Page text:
Yves Saint Laurent men’s fragrances nicely represent a range of the standard marketing strategies: Scents created straight for men; scents labeled men’s versions of the house’s big selling women’s scents; eau de parfum strength versions of scents for men; multiple derivatives of successful scents (Eau d’Ete, eau de sport, fraicheur, prestige, fresh); and also, and best of all, just plain high quality and creative scents.
YSL scent releases reflect the growth of the market. One men’s scent release was enough for all the 1970s. Four were enough for the decade of the eighties. Five more came out in the nineties, and nine came out in the first seven years of the 2000s. All told, ten YSL scents for men were released in the twenty-seven years from 1971 to 1998, and just as many--the next ten--were released in the seven years between 2000 and 2006. That shows the mushrooming of the men’s scent market as told through one of the highest volume, quality concerned, and resource rich world mass market designer firms.
This doesn’t include the now-discontinued shared scent of 1975, Eau Libre, or either Nu Eau de Toilette or Nu Eau de Parfum of 2001 and 2002 respectively, which are often argued to be dark and woody enough for men to wear.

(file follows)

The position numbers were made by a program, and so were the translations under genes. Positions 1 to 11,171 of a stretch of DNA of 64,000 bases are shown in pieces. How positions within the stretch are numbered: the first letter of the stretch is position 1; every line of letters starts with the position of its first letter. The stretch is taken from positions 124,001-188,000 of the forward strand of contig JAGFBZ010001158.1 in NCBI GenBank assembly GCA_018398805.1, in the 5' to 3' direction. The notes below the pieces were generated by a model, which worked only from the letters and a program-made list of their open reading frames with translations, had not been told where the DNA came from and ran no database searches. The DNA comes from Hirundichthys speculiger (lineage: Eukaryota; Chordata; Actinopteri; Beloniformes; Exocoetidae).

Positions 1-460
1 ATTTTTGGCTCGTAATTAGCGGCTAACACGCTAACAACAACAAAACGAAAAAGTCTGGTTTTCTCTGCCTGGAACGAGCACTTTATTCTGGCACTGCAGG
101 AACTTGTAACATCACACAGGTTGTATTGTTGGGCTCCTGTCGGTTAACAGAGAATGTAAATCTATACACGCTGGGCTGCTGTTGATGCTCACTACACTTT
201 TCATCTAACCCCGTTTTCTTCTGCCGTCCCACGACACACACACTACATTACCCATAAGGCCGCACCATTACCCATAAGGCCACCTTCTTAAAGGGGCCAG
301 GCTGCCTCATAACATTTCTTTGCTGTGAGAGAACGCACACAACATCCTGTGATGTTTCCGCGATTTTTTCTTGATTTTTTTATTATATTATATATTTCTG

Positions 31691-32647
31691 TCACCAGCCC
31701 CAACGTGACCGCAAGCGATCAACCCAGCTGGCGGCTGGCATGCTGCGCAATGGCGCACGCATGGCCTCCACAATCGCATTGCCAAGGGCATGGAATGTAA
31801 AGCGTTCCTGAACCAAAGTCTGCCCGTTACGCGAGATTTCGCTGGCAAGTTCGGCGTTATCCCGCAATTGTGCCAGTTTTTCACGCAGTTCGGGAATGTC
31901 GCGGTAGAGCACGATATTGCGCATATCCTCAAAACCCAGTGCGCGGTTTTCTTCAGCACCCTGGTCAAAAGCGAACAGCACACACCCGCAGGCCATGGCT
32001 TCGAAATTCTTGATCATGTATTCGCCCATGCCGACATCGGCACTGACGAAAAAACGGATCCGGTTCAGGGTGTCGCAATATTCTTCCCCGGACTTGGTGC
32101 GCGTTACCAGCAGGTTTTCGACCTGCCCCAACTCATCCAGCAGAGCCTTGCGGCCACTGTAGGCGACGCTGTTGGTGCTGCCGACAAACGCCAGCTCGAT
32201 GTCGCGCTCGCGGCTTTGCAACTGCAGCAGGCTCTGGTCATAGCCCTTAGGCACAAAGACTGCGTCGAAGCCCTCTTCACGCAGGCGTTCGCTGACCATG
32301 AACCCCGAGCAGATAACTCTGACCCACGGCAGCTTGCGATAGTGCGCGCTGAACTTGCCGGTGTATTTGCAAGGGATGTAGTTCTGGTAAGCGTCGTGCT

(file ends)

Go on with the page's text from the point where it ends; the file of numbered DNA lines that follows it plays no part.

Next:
Basenotes members know that Yves Saint Laurent’s scents for men are resoundingly popular and comment worthy on this forum. There are more winners in this designer’s house than losers (or argue?), and even which are losers is up to never ending thread generation (Kouros). Longstanding Basenotes members will recognize that the house makes some sleeper scents too, fragrances that get revulsion when they’re first released, but months or a year later are resounding winners (Rive Gauche pour Homme). Basenotes members know that the house uses the names of its popular fragrances to help market different scent creations (the best selling Kouros’s name is tacked onto an unrelated scent giving us Body Kouros).
There’s a lot to comment on in the YSL house, and none of you readers really need any of my idea help to find something. All the same, I’d very much like it if anyone who’s worn the discontinued Eau Libre could write a review of it, and if men who wear and love Nu could write reviews of it and stories of their experiences living in it.
Have at it. This thread will come to define the concepts of how a man should smell according to this house. What kind of job are its hired perfumers doing?